Philosophy of science, branch of philosophy that emerged as an autonomous discipline in the 19th cent., especially through the work of Auguste Comte, J. S. Mill, and William Whewell. Several of the issues in philosophy of science concern science in general. David Hume raised a problem of induction, namely that of the grounds people have for believing that past generalizations, i.e., scientific laws, will be valid in the future. Sir Karl Popper and Nelson Goodman have made influential contributions to issues concerning induction in science. Another issue centers around the relations of scientific theories to the interpretation of the world. An additional general issue concerns the way science develops. Contemporary philosophers such as Thomas Kuhn have denied the thesis of the logical positivists (see logical positivism) that scientists choose between competing theories in a purely rational fashion, i.e., by appealing to theory-neutral observations. The philosophy of science also focuses on issues raised by the relations between individual sciences and by individual sciences themselves. An example of the former is the issue of whether the laws of one science, e.g., biology, can be reduced to those of a supposedly more fundamental one, e.g., physics. An example of the latter sort of issue is that of the implications of quantum mechanics for our understanding of causality. The philosophy of science is the branch of philosophy that studies the philosophical assumptions, foundations, and implications of science, including the formal sciences, natural sciences, and social sciences. In this respect, the philosophy of science is closely related to epistemology, ontology, and the philosophy of language.
The philosophy of science seeks to explain such things as:
the nature of scientific statements, concepts, and conclusions, and how they are created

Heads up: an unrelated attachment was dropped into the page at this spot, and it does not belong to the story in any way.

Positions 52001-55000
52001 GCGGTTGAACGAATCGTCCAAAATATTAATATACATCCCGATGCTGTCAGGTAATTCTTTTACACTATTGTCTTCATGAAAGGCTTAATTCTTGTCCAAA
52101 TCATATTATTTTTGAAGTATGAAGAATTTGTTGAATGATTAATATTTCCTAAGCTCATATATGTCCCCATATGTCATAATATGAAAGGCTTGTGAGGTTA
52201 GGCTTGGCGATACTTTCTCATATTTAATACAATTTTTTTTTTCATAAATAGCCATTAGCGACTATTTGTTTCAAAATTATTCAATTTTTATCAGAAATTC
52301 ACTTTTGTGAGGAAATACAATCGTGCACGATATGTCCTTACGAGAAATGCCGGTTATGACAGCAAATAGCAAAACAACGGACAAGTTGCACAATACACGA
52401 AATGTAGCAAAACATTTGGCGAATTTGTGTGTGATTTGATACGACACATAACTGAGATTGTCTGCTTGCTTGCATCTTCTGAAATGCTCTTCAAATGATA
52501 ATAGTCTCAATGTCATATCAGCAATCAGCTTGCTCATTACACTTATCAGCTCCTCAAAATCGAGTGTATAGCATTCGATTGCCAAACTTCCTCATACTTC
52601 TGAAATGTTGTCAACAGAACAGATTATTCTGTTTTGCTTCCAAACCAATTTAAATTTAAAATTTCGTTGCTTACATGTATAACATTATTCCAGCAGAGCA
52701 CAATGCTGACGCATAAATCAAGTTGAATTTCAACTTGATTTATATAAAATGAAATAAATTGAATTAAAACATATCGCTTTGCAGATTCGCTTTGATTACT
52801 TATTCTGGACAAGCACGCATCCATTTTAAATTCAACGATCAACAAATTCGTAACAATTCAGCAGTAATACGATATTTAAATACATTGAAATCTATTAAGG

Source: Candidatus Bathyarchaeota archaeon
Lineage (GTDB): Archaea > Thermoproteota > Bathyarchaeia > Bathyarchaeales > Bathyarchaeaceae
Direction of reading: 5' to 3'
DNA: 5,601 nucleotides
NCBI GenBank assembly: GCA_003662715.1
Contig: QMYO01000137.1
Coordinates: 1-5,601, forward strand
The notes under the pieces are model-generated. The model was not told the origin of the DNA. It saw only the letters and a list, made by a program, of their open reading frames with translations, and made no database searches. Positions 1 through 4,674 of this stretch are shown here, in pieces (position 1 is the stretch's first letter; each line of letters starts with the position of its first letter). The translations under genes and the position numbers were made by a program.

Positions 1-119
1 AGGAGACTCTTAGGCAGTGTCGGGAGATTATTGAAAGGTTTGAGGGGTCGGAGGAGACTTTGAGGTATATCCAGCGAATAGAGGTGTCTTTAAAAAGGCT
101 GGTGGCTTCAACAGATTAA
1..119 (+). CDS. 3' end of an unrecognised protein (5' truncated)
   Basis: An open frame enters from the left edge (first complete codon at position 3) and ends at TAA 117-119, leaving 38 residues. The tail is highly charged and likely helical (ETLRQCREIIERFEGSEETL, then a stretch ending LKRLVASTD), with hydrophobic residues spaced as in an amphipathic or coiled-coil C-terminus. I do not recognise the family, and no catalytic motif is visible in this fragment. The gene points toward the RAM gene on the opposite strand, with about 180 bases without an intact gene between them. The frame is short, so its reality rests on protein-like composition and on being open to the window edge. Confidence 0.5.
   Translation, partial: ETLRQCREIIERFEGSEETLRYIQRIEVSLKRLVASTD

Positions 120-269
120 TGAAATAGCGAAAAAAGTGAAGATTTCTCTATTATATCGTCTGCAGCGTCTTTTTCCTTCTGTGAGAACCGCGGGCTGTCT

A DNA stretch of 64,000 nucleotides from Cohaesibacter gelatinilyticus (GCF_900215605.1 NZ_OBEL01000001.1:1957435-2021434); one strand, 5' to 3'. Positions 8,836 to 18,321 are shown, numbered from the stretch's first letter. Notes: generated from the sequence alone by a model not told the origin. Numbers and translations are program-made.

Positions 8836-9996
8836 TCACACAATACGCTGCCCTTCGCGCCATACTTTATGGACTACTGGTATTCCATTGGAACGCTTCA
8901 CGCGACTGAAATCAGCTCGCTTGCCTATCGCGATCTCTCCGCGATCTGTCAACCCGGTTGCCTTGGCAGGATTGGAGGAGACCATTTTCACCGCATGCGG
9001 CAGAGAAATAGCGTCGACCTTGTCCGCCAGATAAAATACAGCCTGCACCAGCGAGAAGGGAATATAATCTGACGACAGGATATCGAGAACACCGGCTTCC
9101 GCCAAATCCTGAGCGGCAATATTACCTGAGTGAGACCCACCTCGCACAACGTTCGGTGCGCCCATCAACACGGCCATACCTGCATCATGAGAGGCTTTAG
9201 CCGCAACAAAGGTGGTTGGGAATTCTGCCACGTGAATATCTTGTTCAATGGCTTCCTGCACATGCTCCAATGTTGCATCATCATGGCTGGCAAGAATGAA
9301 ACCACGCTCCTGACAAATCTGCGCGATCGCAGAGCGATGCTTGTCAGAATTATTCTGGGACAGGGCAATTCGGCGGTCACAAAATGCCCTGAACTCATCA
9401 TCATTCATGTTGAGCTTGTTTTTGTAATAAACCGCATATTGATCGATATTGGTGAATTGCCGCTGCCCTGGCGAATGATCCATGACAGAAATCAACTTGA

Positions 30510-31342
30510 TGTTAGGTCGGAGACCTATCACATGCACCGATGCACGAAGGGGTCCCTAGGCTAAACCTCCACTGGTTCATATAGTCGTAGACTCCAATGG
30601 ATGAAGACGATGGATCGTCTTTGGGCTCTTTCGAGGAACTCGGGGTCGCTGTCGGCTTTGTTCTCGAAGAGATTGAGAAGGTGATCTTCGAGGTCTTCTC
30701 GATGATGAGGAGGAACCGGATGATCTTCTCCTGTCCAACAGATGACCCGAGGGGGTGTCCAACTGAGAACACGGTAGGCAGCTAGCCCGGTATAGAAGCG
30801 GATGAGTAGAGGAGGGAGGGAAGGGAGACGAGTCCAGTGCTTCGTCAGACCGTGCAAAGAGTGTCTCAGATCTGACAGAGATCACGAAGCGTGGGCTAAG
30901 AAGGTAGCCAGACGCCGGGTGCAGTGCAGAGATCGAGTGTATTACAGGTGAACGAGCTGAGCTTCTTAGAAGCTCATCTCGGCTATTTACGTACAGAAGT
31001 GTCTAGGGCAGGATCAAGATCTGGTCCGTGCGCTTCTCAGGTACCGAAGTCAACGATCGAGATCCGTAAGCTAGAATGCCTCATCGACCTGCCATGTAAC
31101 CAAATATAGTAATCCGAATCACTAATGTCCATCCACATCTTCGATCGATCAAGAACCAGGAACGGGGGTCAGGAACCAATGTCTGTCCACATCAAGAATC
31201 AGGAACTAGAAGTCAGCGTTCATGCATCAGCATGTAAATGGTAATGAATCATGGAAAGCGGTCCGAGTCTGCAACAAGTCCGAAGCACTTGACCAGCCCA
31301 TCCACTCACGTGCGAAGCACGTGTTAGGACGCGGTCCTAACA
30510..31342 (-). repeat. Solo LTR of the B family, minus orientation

the types of reasoning used to arrive at conclusions and the formulation of the scientific method, including its limits
what means should be used for determining the validity of information (i.e. objectivity)
how science explains, predicts and, through technology, harnesses nature
the implications of scientific methods and models for the larger society, including for the sciences themselves
Science draws conclusions about the way the world is and the way in which scientific theory relates to the world. Science draws upon evidence from experimentation, logical deduction, and rational thought in order to examine the world and the individuals that exist within society. In making observations of the nature of individuals and their surroundings, science seeks to explain the concepts that are entwined with everyday lives.
A scientific method depends on observation, in defining the subject under investigation and in performing experiments.
Observation involves perception, and so is a cognitive process. That is, one does not make an observation passively, but is actively involved in distinguishing the thing being observed from surrounding sensory data. Therefore, observations depend on some underlying understanding of the way in which the world functions, and that understanding may influence what is perceived, noticed, or deemed worthy of consideration. (See the Sapir-Whorf hypothesis for an early version of this understanding of the impact of cultural artifacts on our perceptions of the world.)
OBLIGATORY READING MATERIALS: 15 (p – 345-456)
ADITIONAL READING MATERIALS: 12 (p – 56 - 100)
The implications of scientific methods.
The types of reasoning used to arrive at conclusions and the formulation of the scientific method, including its limits.